Two years after the end of the Great War, Mathilde (Tautou)
is holding out hope that her fiancée Manech (Ulliel) is still alive. Even
though he was sent over-the-top at the Somme and reported dead by the French
army, Mathilde knows in her heart that he survived. Not wanting to give
up hope, she decides to start her own investigation and she finds that the
details surrounding Manech's disappearance might not be as straightforward
as she has been told.
The director and star of the sensational "Amelie" collaborate
again and this time they bring their Gallic flair to the First World War.
Based on the novel by Sébastien Japrisot, 'Un long dimanche
de fiançailles' (A Very Long Engagement) combines Jeunet's visual flair
with great story telling to bring us a tale of mystery, laughter, vengeance
and love. Add to this the talents of Audrey Tautou, an exceptional supporting
cast and a sense of humour that ripples through all of Jeunet's movies and
you have a film that is totally delightful.
At the heart of the picture is a story that will grip you
from the start. This is a detective mystery that sees Mathilde trying to
piece together exactly what happened to her beloved Manech. As she makes
a discovery, we see those events play out on screen in flashback giving
you more clues to what has happened at the Somme and in the two years since
the end of the Great War. This instantly draws you into the story, as you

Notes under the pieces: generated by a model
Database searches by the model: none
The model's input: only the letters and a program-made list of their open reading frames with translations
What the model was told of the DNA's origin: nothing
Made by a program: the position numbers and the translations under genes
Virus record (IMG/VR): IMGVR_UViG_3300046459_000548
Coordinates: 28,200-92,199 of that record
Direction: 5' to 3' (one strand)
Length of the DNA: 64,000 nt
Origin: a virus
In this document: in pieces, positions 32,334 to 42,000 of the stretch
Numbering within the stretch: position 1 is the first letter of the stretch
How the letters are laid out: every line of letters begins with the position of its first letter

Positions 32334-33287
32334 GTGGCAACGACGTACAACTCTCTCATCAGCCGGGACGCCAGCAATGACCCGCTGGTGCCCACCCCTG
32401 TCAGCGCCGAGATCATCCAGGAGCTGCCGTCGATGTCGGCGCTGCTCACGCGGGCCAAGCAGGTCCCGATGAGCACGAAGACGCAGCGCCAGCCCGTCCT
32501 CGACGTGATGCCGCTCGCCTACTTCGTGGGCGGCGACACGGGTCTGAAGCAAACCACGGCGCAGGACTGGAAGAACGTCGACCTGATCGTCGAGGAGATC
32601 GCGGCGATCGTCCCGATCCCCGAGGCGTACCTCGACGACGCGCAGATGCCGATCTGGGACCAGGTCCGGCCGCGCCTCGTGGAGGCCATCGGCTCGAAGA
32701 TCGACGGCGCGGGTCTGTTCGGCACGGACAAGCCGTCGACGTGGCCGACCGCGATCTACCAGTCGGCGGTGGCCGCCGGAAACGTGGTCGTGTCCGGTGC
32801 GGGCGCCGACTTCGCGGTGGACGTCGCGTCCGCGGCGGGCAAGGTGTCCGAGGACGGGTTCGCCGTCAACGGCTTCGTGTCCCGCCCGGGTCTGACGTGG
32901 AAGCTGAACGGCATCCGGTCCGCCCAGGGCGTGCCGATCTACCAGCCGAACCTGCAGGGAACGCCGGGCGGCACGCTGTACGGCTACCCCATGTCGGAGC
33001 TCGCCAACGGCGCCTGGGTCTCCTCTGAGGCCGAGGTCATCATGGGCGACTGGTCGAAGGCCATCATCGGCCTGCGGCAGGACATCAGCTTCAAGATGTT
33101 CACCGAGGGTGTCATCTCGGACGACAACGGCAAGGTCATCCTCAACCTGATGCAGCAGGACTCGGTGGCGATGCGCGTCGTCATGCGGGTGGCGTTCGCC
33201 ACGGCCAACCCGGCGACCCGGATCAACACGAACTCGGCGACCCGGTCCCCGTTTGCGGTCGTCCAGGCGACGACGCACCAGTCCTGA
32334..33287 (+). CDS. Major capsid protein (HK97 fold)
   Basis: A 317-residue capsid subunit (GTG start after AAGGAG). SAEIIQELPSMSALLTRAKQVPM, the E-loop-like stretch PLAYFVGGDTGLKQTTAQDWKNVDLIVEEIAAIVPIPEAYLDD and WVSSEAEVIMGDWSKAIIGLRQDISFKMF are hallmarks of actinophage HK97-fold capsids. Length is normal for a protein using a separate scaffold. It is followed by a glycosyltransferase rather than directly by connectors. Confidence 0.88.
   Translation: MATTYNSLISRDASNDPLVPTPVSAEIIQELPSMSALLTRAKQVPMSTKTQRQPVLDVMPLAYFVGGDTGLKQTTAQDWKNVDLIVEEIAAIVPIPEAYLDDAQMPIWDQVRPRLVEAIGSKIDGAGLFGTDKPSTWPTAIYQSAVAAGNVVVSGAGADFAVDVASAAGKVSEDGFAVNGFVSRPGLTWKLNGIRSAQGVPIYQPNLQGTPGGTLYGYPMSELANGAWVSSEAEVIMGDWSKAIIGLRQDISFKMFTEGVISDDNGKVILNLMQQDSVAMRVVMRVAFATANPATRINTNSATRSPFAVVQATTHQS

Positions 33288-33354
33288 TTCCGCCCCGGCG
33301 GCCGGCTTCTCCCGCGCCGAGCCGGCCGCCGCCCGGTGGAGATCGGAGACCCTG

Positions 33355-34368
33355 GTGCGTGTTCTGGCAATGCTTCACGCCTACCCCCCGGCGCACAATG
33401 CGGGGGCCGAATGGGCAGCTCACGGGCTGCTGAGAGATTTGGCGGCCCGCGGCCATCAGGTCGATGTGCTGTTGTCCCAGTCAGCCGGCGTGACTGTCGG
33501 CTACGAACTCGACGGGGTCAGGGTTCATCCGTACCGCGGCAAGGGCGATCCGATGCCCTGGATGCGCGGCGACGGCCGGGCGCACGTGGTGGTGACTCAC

follow Mathilde's adventure, meeting new characters and hearing their story
and how it connects to Manech.
Driving the movie is the performance of the exceptional Audrey
Tautou as Mathilde. As well as been extremely beautiful, she has the talent
to match her looks. While some may argue that her character is very similar
to Amelie but there are noticeable differences to make Mathilde her own
character. She is tenacious and driven, never giving up on her quest or
her belief that Manech is still alive. This is an ideal role to showcase
Tautou talents and proves that she is an actress to watch.
She is joined by a very good supporting cast. Gaspard Ulliel
plays the shell shocked Manech with great aplomb. This is a confident performance
from the young, up and coming actor, making Manech's fear and fall into
madness very believable. The only thing that is keeping him together is
the thought of seeing his beloved Mathilde again. The rest of the cast is
made of typical larger than life characters that seem to inhabit all of
Jeunet's films. Jeunet stalwart Dominique Pinon is as good as ever and rest
of the cast are equally as good and memorable. There is also a noticeable
turn from Jodie Foster, who copes with the French dialogue extremely well.
This is another fine example of how good a filmmaker Jean-Pierre
Jeunet is. The movie is a visual spectacle, filled with glorious colour,
enchanting scenery and the grim reality of the trenches. You could place
every image in a picture frame and put it on your wall, the production design
and cinematography is that good. Combine this with an engaging story and
some memorable characters and you have a great movie that shows the ravages
of war and strength of the human heart.
Audio commentary from director Jean-Pierre Jeunet (in French, subtitled)
Deleted scenes with optional audio commentary from Jean-Pierre Jeunet
'The Making Of A Very Long Engagement' documentary (75 mins)
'Paris In The 1920s' featurette (14 mins)
'Before The Explosion': a documentary about the Zeppelin explosion (14
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